By Christine Dobmeier, The Baltimore Sun
1:05 PM EST, December 19, 2012
Each week a nutritionist from the University of Maryland Medical Center will provide a guest post. This week, Christine Dobmeier weighs in on healthy holidays.
Holiday season is in full force. In the grocery stores, there are large displays of chocolates in every shape and form, and at work a parade of cookies, popcorn tins and other confections arrives every day. This onslaught of goodies is happening while we are still trying to work off our Thanksgiving indulgences.
Between Thanksgiving and New Year's, it's easy to lose track of your health goals and see weight trend up. It may be challenging to lose weight at this time of year, but a good goal is to prevent weight gain and to go into the New Year already on a healthy path.
Don't wait for the New Year to make a resolution for health. It is easy to overindulge and tell yourself that you'll just behave better once Jan. 1 rolls around, but it is better to try to stick with healthy habits now. Try some of these tips to maintain (or improve) your health as you navigate the holiday season.
Run, Run Rudolph
Holiday season also tends to be busy, and it can be tough to fit in regular exercise. Resolve to fit in regular activity. Try rounding up friends or co-workers to join you on a walk in the evening or at lunch. If you don't have time to make it to the gym, take a few minutes and do 20 push-ups and 20 sit-ups, then do jumping jacks for a minute. Jumping rope is another quick cardio boost when you don't have time for a complete workout. Going shopping at the mall? Park farther away from the stores, so it forces you to walk more. Try to add in an extra lap, and if the mall is multi-story, take the stairs. When shopping, pack a healthy, portable snack, such as a banana and 20 almonds, so you are less likely to stop at the food court for some high-calorie fare.
Make a list (and check it twice)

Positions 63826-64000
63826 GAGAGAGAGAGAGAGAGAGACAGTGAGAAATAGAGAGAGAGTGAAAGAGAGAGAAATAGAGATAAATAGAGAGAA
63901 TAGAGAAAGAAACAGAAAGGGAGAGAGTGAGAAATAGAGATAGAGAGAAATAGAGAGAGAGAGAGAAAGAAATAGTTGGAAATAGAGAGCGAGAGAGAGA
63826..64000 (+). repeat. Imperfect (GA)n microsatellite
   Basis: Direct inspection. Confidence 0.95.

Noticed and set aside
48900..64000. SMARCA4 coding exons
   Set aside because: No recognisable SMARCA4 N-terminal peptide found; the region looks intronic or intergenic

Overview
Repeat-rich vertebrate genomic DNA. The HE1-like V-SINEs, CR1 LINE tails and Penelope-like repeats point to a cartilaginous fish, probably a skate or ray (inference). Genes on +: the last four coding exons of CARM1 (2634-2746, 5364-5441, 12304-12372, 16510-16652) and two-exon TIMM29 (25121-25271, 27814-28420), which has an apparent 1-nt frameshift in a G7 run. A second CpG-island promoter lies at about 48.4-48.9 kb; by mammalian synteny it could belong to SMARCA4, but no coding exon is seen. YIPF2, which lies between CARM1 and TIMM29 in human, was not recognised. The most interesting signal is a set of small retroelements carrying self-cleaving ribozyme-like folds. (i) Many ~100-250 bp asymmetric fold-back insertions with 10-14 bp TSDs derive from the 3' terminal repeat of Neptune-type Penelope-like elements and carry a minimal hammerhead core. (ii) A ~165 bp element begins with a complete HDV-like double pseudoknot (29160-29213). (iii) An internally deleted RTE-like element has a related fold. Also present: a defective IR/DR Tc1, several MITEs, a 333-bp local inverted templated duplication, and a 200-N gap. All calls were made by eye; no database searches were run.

One of the best ways to limit weight gain throughout the year is to plan. The holiday season is often filled with parties and events, so take a look at your week and figure how many meals you need to plan for yourself and family, then try to pick out some healthy options. If you are bringing a dish to share to a party, make it a healthy one. You'd be surprised how many people are happy when you show up with a tray of fresh fruit-ka-bobs or a lighter dip to try. A couple of great websites for meal and appetizer ideas are eatingwell.com and cookinglight.com, which offer many holiday specific ideas.
Give a gift to yourself
Make a health goal for your holiday season: Make it measurable and achievable. For instance, set a goal of getting to the gym at least 4 times a week or including at least 30 minutes of walking daily. Or, it could be avoiding snacks after 8 p.m. Keep track of how you do with your goals, and, if you meet them, treat yourself to something, whether it's a manicure, some new workout music on iTunes, or perhaps a new pair of pants once everything is on sale in January (the pants may be even a smaller size thanks to all your healthy goals).
Don't be a scrooge
After all, the holidays only roll around one time a year, so you can choose some of your favorite goodies to indulge in. The key is moderation. If your mom makes your favorite batch of cookies, enjoy two of them, but then skip the mashed potatoes at dinner. At holiday parties, survey the spread of food and pick out a few of your favorites in a small portion that you don't get to enjoy too often and then fill up on high-fiber vegetables that pack a low-calorie punch. Make sure to drink plenty of water as well to feel full and hydrated. Remember that while the holiday season is to be enjoyed to the fullest, you also want to make sure to work in some healthy steps to start 2013 on the right foot.
Copyright © 2015, The Baltimore Sun